Google’s Play Store is your official Android portal for apps, games, movies and TV, books and magazines, and more. But Google Play isn’t just about content; it’s also a valuable tool for managing your various Android devices, setting notifications for apps and services, enabling automatic software updates, and personalizing your Android experience.
Here are ten tips and tricks for getting more practical value out of Google Play.
1. Manage your devices via the Web
In addition to accessing the on-device app store, you can reach Google Play via your Web browser. The Web interface offers an array of options that aren’t available through the Android-based app store, including the ability to see and manage all of the Android devices associated with your Google account.
To see a list of all your Android devices, visit Google Play at play.google.com. Click a content option in the vertical menu on the left side to see a Settings icon that looks like a small gear in the top-right of your display. Click that icon to view a list of your registered devices. (If you don’t see the Settings icon, try choosing another content option from the content menu.)
To change the name of a device in the list, click the Edit option, type the new name in the Nickname text field, and click Update to save your changes.
2. Manage mail preferences and notifications
The Play Settings screen also lets you update your email preferences and notification settings. Open the Web-based Play settings, using the process described above, and then scroll down to the bottom of the screen, where you’ll see two check boxes. If you want to receive news and promotions from Google Play, fill in the first box. If you want to receive email notifications from developers seeking feedback on the apps you use, check the second box.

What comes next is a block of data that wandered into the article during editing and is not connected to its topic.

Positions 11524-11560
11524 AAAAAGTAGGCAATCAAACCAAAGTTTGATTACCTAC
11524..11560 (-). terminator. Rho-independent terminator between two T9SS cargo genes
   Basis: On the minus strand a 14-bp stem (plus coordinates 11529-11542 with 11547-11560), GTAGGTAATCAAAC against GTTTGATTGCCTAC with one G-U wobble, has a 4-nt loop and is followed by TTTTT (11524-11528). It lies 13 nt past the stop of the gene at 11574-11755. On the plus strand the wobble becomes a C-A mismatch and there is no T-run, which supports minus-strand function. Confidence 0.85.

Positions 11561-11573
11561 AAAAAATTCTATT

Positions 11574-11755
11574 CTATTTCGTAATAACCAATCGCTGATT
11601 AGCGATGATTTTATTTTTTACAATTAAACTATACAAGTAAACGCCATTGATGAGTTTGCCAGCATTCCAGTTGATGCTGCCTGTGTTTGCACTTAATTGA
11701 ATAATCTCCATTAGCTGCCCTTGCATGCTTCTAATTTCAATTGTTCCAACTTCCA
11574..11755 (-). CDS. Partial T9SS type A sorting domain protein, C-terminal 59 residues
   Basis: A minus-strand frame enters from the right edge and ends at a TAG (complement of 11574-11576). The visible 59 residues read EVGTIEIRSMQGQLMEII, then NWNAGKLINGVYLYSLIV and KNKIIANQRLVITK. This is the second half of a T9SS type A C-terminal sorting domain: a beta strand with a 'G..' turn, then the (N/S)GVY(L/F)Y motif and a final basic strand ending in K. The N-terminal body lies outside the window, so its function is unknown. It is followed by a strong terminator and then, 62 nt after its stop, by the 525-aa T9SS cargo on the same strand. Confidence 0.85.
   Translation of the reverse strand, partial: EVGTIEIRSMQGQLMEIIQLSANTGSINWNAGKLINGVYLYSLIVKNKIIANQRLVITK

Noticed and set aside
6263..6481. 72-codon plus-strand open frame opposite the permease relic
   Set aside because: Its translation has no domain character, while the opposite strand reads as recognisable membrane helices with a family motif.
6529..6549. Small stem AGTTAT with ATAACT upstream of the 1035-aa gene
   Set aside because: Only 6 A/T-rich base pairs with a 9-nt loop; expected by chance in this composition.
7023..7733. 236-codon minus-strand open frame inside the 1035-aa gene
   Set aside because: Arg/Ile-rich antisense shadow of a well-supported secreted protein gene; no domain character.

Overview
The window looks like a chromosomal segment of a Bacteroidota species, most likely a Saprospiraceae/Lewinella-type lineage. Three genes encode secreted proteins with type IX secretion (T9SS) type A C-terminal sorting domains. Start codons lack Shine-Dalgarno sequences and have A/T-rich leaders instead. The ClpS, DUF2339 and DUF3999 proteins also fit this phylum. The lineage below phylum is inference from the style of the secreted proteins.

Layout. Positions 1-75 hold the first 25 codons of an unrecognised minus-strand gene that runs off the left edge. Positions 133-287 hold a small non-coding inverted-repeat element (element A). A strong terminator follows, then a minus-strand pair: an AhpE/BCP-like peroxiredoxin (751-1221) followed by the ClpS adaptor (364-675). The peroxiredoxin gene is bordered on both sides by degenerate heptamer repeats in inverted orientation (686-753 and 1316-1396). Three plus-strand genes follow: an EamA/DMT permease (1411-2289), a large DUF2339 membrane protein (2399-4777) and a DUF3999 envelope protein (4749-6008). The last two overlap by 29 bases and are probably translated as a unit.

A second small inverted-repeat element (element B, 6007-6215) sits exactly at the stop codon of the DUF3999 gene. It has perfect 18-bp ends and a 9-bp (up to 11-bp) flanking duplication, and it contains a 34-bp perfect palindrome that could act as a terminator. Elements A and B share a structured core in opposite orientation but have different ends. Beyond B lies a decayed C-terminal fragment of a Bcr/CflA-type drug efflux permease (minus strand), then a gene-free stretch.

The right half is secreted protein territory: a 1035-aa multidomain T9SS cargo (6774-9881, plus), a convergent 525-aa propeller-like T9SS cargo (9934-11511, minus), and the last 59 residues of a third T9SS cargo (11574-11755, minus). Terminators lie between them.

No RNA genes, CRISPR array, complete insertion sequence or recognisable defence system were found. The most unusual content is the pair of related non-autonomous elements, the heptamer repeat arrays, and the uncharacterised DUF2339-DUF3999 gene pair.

3. Review orders, report problems, and request refunds
To see a handy list of all of your paid transactions on Google Play, first click the Play Settings icon—but this time, instead of choosing the Settings option, click My Orders.
The orders list provides details about the specific content you’ve purchased or downloaded, including the item’s full name, price, transaction date, content type, and status (complete, cancelled, shipped, or whatever). To filter your purchases by content type, use the All Orders menu in the top left corner, above the list of purchases.
To report a problem with an app, product or service, or to request a refund, find the specific purchase in the orders list and hover your pointer over that name in the list. A set of three vertical dots will appear to the right of the name. Click the dots and choose the Report a Problem option. A popup box with a drop-down menu and a set of options specific to the content type will appear. Choose the appropriate option from the menu, and you’ll see a list of possible resolutions. If the suggestions don’t help, fill in the text field with appropriate details and submit your request. You should receive some type of email receipt after submitting a request.